A member of the working group with a short, sleek coat and an athletic, nimble physique, the boxer may be anywhere from medium-sized to enormous in size. Boxers are high-spirited and devoted pets with friendly, outgoing personalities. They have a natural urge to guard their family and, when socialized as puppies, usually get along well with kids.
Characteristics of the Boxer
Boxers’ personalities tend to be outgoing and energetic. They are quite sociable and loving. This dog’s sociable nature makes him an easy pet to teach.
History of the Boxer
It is possible to trace the boxer’s family tree back thousands of years. But it was in Germany at the tail end of the nineteenth century that the foundations of the breed were laid. Dogs of the mastiff type were reduced in size through selective breeding, and one such breed, the Bullenbeisser, was originally developed for hunting huge animals. Because boxers are closely linked to practically all bulldog-type breeds, bulldogs also had a part in the development of this breed’s genetic composition.
In the late nineteenth and early twentieth centuries, the smaller, slimmer boxer swept over Europe and eventually the United States. Unfortunately, they participated in barbaric activities like dog fighting and blood sports. The trustworthy canines also served in other capacities, including on farms, as security dogs, as support animals, and in the police and armed forces. Boxers were among the earliest canine breeds used as police dogs in Germany.
Boxers have been one of the most popular dog breeds in the United States since they were first recognized by the American Kennel Club in 1904.
Acupuncture for Boxers
The boxer is an athletic breed that requires a lot of playing and exercise. Likewise, the breed requires rigorous training to channel its boundless energy in constructive ways. Thankfully, the boxer requires little in the way of regular care.
Because of their high levels of restless energy, boxers need frequent and lengthy training sessions. At minimum twice everyday, you should walk your boxer for 30 minutes. Exercising and playing active games with the dog, such as jogging, hiking, and fetch, can assist to maintain physical fitness and mental acuity. Being people-oriented canines, boxers would rather be performing an activity with you than playing alone in the yard.
Keep in mind that boxers have a low tolerance for extreme temperatures. They are not well protected from the cold because of their short coat. And boxers, with their short noses, can’t pant effectively to cool themselves in the ring. Boxers should mainly train inside during very hot or cold conditions. If you must go for a stroll when temperatures are high, schedule it for the early morning or late evening when the sun isn’t as intense.
Grooming Is Easy Because of their Short Coats Boxers have very few hairs to maintain. Use a curry brush once a week to remove dead hair and dirt from their coat. In the spring and autumn, when the weather is changing, you may expect higher shedding, so you’ll need to brush more often to keep up with the extra hair.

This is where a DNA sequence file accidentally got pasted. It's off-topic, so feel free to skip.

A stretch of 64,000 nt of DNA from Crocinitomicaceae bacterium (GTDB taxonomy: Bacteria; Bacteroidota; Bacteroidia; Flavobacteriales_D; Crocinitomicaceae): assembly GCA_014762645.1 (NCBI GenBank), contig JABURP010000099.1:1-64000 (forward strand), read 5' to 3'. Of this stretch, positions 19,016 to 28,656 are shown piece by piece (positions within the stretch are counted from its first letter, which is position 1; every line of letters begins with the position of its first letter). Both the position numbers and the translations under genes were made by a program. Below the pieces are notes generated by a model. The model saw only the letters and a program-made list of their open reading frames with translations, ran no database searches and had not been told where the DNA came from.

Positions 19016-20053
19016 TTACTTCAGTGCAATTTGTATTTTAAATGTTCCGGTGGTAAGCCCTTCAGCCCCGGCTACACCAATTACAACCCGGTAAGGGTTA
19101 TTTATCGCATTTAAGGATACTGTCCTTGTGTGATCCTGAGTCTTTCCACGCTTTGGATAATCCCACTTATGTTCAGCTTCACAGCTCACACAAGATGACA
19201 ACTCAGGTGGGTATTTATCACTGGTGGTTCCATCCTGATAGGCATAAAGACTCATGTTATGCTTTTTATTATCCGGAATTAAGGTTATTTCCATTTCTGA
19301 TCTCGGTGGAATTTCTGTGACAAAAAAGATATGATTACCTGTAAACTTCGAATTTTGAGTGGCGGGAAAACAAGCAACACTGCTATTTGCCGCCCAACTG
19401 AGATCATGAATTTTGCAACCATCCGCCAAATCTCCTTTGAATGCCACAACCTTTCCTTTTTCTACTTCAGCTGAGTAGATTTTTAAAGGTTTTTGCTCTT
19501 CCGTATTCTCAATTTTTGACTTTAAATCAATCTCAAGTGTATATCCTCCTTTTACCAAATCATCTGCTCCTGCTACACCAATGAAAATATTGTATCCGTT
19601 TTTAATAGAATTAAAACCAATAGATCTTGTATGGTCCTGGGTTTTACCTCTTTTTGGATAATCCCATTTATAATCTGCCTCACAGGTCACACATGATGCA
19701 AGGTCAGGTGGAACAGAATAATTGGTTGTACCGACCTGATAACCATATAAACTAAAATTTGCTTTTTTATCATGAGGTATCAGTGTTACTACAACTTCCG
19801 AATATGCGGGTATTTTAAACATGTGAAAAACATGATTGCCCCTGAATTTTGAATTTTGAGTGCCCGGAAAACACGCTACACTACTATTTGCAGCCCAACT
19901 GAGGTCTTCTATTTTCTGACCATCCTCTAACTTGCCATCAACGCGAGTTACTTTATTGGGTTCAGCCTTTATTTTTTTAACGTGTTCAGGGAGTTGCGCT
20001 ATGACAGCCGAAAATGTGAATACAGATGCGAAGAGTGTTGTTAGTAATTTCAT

It also requires bathing less often than other coats—once every few months, on average. But many boxers are droolers, so you may need to wipe their fur around the mouth with a moist towel.
Depending on the dog’s natural nail wear rate, monthly nail trims may be required. Also, daily tooth brushing is also recommended.
Without the right kind of training and socialization, boxers may become too energetic and disruptive. That’s just how their vivacious personalities are. Historically, boxers have been used for hunting by jumping on their prey, thus it is important that they be trained consistently from a young age to avoid jumping on humans.
Ideally, a boxer puppy should begin attending puppy training classes as soon as it reaches the minimum age required. There, it may learn the fundamentals of obedience training and how to behave appropriately among other dogs and humans. Keep your boxer socialized by introducing it to new people and places, and have everyone it meets praise it for excellent behavior. You may assist your dog learn obedience and enhance your relationship with it by enrolling it in dog sports, service dog courses, or similar activities.
Common Health Problems
In addition to their intolerance to extreme temperatures, boxers also are prone to some common health conditions1. They include:
- Hip dysplasia
- Heart conditions
- Thyroid problems
- Degenerative myelopathy
The Importance of a Healthy Diet and Proper Nutrition
Provide fresh water at all times and stick to dog food that has a balanced diet. The amount and kind of food your pet needs may vary with age, activity level, and other variables, so it’s important to follow your vet’s advice. Make sure to keep an eye on your boxer’s weight on a regular basis to avoid health problems caused by obesity.
In addition, boxers are susceptible to bloat, which may cause the stomach to twist dangerously on itself, much like other deep-chested dogs. Feeding smaller, more frequent meals while standing at a raised bowl may help reduce gas.
Finding a Good Home for Your Boxer: Where to Adopt or Purchase One
To adopt a boxer in need of a home, you should look into local animal shelters and breed rescue organizations. Obtaining a boxer is not too difficult due to the breed’s widespread popularity. Depending on the breeder’s reputation, the price of a puppy may range from $1,000 to $2,000, however this might be much more or lower depending on the dog’s pedigree.